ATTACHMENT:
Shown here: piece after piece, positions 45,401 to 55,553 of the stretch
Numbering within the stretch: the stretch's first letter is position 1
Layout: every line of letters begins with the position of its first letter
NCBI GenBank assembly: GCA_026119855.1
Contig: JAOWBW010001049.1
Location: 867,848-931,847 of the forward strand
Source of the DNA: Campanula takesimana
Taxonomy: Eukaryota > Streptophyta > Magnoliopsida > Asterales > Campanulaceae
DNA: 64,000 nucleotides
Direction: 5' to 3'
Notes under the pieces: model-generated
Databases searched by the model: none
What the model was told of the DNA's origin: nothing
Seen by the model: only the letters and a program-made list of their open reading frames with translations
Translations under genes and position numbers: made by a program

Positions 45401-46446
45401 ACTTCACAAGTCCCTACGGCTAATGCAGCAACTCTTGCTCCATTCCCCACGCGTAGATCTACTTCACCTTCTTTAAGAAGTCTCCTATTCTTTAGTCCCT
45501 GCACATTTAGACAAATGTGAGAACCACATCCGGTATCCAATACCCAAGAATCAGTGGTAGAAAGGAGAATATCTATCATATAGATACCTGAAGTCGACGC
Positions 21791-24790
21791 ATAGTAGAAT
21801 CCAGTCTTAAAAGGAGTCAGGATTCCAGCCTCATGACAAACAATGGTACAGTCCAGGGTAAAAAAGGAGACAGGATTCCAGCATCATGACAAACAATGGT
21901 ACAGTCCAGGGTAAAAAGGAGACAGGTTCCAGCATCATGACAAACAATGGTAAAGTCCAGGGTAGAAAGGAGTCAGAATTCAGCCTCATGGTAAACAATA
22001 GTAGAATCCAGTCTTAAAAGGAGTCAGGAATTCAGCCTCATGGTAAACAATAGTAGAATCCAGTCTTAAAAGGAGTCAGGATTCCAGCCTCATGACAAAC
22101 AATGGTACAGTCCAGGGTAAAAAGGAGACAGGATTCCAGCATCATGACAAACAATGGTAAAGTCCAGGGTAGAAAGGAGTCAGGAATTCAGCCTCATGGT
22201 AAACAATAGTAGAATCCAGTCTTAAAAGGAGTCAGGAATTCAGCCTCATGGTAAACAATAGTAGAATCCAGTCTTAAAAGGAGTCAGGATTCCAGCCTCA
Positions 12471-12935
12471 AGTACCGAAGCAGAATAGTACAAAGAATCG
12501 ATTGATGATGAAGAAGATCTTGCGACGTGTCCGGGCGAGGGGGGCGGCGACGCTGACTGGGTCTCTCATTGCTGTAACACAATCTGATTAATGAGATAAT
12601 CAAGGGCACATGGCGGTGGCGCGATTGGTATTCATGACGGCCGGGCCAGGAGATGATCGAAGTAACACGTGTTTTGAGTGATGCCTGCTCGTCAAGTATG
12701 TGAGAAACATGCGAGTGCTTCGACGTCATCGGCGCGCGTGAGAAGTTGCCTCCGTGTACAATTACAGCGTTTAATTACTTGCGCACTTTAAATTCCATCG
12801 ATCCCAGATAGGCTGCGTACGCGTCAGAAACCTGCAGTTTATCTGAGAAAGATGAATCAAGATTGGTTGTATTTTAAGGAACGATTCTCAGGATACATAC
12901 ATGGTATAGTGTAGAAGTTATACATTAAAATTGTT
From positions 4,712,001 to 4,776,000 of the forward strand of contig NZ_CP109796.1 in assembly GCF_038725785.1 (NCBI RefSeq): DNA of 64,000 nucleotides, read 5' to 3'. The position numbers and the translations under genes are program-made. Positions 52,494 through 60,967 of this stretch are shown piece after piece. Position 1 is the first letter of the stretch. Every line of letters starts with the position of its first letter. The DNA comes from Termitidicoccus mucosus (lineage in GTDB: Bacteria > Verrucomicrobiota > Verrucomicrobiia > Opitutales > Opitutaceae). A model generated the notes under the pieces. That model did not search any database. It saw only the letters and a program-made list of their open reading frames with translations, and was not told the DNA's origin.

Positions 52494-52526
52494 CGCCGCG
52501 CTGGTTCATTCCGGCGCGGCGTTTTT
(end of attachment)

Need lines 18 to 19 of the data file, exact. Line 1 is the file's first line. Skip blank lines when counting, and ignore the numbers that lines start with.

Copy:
45501 GCACATTTAGACAAATGTGAGAACCACATCCGGTATCCAATACCCAAGAATCAGTGGTAGAAAGGAGAATATCTATCATATAGATACCTGAAGTCGACGC
Positions 21791-24790